Table A9. The 139 . Engel and Lees give for control valves 0. p. Valve failure frequencies. p. Le Coguiec and Procaccia (1983).9 Rasmussen Report (1974) Valve failure frequency — see Lees (1980). p. There is a distinction to be made between control valves and manual valvcs. Table 13. Table VIII UKAEA (various reports) Valve failure frequency — see Lees (1980). motor operated valves.139—140 The data given in the above sources include the following.5 Rijnmond Report (1982) Valve leak frequencies.3 Wallace (1979) Valve leak frequency for fugitive emissions. p. hand valves) Summers-Smith (1982) Valve leak rates. Table 13.374 (control valves.13 failures/y for hand valves.O6/y Anyakora.342) give failure rates of 0. Table 2 Proportion of failures involving leaks. though this could have included a few internal leakages. Table 13. UKAEA data (Lees. Engel and Lees (1971) Valve failure frequency see Lees (1980).1 A. Table IX.7/4 Aupied. p.5 Proportion of failures involving leaks—see Lees (1980). p.3 Anyakora. The overall failure rates are probably on the high side.l.343) and found that of 188 cases where failure mode was recorded 54 (29%) (Lees.6 failures/y (Lees.APPENDIX 8—EQUIPMENT LEAK FREQUENCY part of the circumference between adjacent bolts and of the thickness of the gasket.25 failures/y for control valves and 0. The area of a minor leak is taken as 0. Wallace (1979) gives for process valves for fugitive emissions Leak frequency = O.346) were leakages. VALVE FAILURE AND LEAK FREQUENCY Information on valve failure is given by the following sources: A8.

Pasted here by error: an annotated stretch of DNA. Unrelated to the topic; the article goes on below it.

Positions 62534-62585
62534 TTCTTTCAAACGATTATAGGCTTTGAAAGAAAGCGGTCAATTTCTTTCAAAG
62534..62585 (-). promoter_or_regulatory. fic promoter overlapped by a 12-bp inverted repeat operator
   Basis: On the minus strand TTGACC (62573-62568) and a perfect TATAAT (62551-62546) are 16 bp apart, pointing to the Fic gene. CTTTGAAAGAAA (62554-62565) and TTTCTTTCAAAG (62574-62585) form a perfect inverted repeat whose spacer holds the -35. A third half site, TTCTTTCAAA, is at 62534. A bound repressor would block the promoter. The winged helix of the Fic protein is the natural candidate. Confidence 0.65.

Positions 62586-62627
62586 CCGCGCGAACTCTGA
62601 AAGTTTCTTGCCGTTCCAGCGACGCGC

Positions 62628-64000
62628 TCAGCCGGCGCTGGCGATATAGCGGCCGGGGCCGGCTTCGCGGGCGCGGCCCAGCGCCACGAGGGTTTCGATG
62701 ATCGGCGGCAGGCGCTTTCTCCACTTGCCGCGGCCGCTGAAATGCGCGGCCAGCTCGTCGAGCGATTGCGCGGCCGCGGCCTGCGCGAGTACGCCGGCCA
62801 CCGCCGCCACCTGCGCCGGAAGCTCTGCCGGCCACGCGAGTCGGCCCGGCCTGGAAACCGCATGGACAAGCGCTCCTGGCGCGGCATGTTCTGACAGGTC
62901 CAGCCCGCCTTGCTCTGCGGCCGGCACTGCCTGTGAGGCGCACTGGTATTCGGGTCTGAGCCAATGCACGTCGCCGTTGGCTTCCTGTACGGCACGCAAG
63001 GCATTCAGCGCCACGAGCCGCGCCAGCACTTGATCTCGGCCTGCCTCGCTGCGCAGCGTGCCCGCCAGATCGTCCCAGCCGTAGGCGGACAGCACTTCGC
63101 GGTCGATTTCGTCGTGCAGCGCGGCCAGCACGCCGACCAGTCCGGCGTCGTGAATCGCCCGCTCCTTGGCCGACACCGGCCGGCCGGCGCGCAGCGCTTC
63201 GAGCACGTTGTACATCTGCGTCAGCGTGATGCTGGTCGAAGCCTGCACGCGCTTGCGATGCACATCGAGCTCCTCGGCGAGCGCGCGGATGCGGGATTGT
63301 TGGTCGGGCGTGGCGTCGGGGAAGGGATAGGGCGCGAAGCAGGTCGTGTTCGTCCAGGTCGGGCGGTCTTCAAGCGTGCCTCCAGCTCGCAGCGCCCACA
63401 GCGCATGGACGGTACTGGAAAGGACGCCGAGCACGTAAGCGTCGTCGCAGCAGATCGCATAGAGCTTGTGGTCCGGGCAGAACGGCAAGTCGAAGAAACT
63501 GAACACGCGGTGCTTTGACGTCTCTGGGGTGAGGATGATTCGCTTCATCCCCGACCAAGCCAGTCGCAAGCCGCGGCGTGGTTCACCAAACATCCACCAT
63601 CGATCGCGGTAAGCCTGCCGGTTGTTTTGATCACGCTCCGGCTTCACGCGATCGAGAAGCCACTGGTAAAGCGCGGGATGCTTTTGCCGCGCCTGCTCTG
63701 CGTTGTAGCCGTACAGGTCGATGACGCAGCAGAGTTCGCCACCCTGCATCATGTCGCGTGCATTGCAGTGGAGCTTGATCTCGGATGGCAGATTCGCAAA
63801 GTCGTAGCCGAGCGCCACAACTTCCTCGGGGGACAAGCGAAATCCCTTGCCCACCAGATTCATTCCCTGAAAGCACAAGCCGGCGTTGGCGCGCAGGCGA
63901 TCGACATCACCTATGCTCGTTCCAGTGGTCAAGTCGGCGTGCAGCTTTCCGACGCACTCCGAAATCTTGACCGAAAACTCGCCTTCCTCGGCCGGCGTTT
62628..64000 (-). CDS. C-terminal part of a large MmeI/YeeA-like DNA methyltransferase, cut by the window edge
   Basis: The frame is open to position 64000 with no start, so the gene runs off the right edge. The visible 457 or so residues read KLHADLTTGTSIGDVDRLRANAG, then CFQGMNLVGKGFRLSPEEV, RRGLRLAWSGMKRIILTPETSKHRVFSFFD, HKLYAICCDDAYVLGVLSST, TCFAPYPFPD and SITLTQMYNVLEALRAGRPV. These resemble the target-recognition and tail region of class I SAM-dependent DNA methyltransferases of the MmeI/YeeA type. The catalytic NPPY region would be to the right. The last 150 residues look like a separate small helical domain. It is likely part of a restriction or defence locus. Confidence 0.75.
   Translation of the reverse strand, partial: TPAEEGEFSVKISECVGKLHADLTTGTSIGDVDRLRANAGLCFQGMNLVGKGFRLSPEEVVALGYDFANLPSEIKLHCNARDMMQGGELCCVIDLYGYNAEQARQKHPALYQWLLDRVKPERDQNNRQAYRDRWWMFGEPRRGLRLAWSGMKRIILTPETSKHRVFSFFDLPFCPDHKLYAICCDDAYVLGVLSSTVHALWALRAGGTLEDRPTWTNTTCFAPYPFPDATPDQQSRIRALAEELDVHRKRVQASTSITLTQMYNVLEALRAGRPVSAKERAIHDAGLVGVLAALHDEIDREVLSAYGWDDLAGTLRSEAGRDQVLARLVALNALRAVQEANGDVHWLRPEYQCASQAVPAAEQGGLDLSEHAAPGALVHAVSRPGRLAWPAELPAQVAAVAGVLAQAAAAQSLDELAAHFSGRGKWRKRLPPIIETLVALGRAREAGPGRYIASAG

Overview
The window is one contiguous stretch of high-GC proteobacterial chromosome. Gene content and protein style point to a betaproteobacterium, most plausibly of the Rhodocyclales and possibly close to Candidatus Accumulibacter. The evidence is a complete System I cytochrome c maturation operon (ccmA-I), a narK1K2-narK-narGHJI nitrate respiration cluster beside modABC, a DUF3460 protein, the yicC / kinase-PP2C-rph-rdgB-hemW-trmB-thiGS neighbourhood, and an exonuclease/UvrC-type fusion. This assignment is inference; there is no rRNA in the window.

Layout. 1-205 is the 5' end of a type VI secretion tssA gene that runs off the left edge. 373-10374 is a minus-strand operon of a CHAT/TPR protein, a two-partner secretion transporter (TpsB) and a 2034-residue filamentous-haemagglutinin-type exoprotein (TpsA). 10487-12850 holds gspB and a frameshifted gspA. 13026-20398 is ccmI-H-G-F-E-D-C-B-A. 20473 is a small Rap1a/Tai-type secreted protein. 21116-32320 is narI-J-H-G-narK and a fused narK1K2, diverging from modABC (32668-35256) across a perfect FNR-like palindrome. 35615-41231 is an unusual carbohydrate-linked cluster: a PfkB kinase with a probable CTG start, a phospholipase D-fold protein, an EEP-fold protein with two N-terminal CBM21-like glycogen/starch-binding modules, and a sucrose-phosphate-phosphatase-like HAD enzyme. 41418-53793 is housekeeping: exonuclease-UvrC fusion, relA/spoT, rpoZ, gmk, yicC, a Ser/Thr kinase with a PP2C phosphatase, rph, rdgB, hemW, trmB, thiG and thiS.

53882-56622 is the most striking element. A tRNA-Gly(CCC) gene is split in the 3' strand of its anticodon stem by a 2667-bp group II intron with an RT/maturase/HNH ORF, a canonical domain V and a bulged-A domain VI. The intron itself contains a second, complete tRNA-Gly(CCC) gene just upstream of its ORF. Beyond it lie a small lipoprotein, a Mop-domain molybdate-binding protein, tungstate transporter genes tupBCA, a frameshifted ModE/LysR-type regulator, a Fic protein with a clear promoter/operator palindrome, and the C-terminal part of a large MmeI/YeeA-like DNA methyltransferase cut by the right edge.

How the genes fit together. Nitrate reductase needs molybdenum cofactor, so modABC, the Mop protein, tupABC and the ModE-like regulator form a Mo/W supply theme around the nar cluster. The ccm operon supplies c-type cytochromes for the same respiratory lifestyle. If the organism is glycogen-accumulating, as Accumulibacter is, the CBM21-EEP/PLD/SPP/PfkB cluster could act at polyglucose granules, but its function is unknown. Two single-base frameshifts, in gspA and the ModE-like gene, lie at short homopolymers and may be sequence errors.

Aupied et at. the valve leak frequencies adopted are as follows: Valve leak frequency: rupture = 10 leaks/y Valve leak frequency: major leak = leaks/y Valve leak frequency: minor leak = leaks/y The area A of a rupture leak is taken to be the cross-sectional area of the pipe and the areas for major and minor leaks are taken to be 0. p.3 x 0.29 = 0. The Rasmussen Report gives for valve rupture frequency Valve rupture frequency = x l08/h = 0. of valves = 1022 No.153 Rasmussen Report (1974) Pump failure frequency — see Lees (1980).3 Hence Valve leak frequency = 0.9 x l04/y It is not clear precisely what constitutes rupture.063) = 0. appear to be a mixture of control and hand valves.063 y Hence Valve failure frequency = 315/(1022 x 1. Valves include gate as well as globe valves and drain as well as control valves.1 failures/y for control and hand valves.29 failures/y They also found for proportion of failures which involved external leakage Proportion of failures involving leaks = 0.3 and 0. Assuming their data apply both to control and to hand valves.4 PUMP FAIILURE AND LEAK FREQUENCY Information on pump failure is given by the following sources: Nixon (1971) Nature of pump leaks. No distinction is made between hand and control valves.OIA. of failures = 314 Observation period = 9315 h = 1.CLASSIFICATION OF HAZARDOUS LOCATIONS Rijnmond Report (p. IA and 0.09 leaks/y The valves studied by Aupied el a!. 1 l0 l0 A8.375) give 0. (1983) obtained following data on valve failures: No. the latter would almost certainly be more numerous so that the failure rate would be biased towards the value for hand valves. On the basis of the foregoing. Table A9. respectively.3 140 .